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The problem is that the application was targeting 32-bit (x86) in Visual Studio.  Since it is a pain in the butt to target 64-bit Console apps from Visual Studio 2010 (see the trail of tears here – note that this is a feature, not a bug in VS2010 Eye rolling smile), I opened the 32-bit version of CLR profiler instead and did my analysis.

Note that you will also get the same dialog box if you run CLR Profiler as a standard user (I always wondered what  sub-standard user was…).  Make sure you run it as administrator.

Visual Studio 2010 Extract Method

A common joke is that more CPU cycles are wasted than are actually used on a typical desktop computer.  Personally, I feel the same way about Visual Studio – I feel like I only use 25% of its capabilities.  I ran into a great refactoring problem over the weekend that demonstrated a really cool feature of VS2010 that literally saved me hours of wasted effort.

As you know, I am working on a Windows Phone 7 port of the timeless classic Panzer General.  I am have gotten the board set up with icons, but I want to know determine the acceptable movement and line of site for an individual unit.  To do so, I would need to loop over all adjacent hexes and see if they were close to the unit – and then loop over those hexes adjacent hexes until I was past an X distance.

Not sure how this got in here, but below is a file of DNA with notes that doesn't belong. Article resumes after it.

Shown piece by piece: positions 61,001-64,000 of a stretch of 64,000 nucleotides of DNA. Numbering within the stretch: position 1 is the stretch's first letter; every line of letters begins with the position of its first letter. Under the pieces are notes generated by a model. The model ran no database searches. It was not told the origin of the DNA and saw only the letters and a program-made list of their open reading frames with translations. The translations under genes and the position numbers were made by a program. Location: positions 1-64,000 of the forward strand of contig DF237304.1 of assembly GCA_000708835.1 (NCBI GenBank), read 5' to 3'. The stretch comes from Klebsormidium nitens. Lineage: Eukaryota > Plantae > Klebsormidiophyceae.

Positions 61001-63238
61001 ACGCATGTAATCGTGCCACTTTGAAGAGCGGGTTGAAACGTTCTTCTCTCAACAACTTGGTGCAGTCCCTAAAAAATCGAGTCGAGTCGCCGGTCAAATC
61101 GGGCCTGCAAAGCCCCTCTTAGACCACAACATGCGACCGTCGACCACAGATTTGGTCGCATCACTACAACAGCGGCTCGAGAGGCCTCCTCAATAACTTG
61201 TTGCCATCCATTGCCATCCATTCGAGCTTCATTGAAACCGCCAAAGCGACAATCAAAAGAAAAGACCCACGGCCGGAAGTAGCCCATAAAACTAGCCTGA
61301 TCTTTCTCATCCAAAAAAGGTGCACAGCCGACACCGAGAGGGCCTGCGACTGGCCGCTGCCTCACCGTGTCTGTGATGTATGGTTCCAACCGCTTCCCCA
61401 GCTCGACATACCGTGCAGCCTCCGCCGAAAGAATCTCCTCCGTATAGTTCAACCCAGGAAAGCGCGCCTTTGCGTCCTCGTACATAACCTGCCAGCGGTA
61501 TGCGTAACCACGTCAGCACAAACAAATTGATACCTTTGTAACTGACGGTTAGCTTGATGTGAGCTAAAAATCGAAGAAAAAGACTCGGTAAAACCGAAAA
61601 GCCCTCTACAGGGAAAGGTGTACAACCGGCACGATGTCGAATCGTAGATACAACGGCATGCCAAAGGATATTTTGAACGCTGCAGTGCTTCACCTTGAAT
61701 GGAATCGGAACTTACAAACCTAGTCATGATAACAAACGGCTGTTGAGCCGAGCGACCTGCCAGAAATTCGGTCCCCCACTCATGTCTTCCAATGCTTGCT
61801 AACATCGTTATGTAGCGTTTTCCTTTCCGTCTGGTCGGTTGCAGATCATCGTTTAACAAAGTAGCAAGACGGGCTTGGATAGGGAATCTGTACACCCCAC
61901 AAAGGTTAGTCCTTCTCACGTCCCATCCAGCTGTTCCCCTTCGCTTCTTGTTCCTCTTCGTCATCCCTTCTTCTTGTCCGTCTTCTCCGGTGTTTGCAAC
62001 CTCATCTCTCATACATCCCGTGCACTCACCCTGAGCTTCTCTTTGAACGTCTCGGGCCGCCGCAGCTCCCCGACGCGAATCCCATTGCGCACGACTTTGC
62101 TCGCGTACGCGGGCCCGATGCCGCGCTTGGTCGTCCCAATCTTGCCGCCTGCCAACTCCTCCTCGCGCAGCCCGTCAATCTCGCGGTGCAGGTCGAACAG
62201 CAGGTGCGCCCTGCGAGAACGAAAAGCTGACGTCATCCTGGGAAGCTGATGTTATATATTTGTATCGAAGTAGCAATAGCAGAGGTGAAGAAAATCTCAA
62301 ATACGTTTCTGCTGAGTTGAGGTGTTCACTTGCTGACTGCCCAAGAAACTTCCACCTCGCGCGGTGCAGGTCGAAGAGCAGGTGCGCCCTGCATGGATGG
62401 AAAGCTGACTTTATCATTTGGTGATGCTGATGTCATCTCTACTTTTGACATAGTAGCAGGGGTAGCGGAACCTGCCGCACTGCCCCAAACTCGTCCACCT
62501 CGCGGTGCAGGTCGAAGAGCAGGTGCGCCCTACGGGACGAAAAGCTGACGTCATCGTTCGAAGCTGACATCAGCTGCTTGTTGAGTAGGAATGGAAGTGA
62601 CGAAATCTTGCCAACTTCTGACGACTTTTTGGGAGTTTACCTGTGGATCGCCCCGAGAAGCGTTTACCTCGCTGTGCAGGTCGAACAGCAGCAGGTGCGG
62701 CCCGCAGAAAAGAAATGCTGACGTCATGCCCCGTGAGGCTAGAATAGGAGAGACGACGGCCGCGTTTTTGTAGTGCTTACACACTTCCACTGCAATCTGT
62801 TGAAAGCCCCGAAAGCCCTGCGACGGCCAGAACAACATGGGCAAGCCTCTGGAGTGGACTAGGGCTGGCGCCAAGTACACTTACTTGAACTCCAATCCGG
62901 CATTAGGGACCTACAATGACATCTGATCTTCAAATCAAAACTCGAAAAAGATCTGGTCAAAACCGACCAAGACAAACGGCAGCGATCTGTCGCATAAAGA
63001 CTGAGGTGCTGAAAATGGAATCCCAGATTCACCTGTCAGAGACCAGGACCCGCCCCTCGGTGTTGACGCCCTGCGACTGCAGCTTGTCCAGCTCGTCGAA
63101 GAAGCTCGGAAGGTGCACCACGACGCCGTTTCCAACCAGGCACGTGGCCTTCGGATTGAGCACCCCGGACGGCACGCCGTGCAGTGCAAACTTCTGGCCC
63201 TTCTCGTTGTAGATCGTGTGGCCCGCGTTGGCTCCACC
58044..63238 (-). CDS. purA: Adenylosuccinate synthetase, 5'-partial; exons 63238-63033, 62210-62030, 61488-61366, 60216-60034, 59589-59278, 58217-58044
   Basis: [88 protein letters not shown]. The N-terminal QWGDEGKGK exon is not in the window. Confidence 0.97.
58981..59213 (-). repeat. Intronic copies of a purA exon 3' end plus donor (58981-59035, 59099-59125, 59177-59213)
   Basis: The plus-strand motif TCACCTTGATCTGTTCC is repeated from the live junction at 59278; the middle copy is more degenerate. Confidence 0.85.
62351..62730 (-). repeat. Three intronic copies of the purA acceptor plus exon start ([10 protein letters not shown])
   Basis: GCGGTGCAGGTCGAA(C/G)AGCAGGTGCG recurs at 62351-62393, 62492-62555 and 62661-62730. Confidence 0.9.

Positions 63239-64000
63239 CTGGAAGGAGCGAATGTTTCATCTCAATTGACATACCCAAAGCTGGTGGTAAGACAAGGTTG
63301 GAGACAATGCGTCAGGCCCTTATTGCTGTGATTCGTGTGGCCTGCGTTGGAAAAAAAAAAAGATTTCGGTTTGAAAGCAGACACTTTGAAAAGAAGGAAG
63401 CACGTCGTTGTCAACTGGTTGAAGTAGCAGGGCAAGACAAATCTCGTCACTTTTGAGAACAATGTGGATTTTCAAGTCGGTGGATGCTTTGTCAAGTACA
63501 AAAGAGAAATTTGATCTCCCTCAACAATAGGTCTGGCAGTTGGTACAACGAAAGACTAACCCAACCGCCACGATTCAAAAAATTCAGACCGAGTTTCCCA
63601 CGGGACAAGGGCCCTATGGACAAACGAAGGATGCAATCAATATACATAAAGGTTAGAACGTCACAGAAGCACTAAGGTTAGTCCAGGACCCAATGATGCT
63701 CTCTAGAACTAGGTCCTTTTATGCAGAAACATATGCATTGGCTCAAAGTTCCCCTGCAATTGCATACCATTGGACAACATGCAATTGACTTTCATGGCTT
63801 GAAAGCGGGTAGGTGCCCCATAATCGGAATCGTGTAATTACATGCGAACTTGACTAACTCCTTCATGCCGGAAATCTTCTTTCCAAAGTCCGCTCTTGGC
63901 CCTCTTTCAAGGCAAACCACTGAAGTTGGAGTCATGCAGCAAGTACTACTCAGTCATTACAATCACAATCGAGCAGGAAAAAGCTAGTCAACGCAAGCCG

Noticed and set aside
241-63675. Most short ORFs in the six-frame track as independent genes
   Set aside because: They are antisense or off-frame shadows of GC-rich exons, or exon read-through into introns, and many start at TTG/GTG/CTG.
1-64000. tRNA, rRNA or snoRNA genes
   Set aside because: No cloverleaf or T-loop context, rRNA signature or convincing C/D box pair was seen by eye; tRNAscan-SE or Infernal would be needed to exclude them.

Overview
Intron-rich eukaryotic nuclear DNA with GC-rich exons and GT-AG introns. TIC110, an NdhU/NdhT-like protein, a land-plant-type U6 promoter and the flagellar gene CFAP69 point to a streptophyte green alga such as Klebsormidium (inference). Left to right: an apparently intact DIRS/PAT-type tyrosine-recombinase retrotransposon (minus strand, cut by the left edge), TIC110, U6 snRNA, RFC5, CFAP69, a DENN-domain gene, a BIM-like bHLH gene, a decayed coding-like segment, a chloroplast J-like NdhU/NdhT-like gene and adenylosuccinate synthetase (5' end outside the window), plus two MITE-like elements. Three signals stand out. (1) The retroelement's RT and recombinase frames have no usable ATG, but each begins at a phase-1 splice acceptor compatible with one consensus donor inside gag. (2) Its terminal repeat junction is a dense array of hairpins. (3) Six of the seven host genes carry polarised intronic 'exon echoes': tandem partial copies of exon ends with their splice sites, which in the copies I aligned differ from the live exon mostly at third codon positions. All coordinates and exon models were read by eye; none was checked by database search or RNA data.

I first tried to whip up a recursive method to do this – and after 1 hour or so, I was failing miserably.  I then decided to take a different approach – I hand-wrote each loop (hard coded in) like so:

private static List<Hex> GetTotalAdjacentHexes(Hex currentHex, Int32 maxDistance) { List<Hex> hexes = new List<Hex>(); List<Hex> tempList = GetAdjacentHexes(currentHex); foreach (Hex hex in tempList) { hex.MovementCost = HexFactory.CalcualteMovementCost(hex, currentHex.CurrentUnit); hexes.Add(hex); var tempList2 = GetAdjacentHexes(hex); foreach (Hex hex2 in tempList2) { hex2.MovementCost = HexFactory.CalcualteMovementCost(hex, currentHex.CurrentUnit); hexes.Add(hex2); var tempList3 = GetAdjacentHexes(hex2); foreach (Hex hex3 in tempList3) { hex3.MovementCost = HexFactory.CalcualteMovementCost(hex, currentHex.CurrentUnit); hexes.Add(hex3); var tempList4 = GetAdjacentHexes(hex3); foreach (Hex hex4 in tempList4) { hex4.MovementCost = HexFactory.CalcualteMovementCost(hex, currentHex.CurrentUnit); hexes.Add(hex4); } } } } return hexes; }

The thing is – it works:

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After an hour of trying to hand-write recursion, I went a different direction – parse out each piece and let VS2010 help me. I too the last for..each (hex4…) and put it into a new method

Just following the default naming conventions, I now have 4 methods that look eerily similar: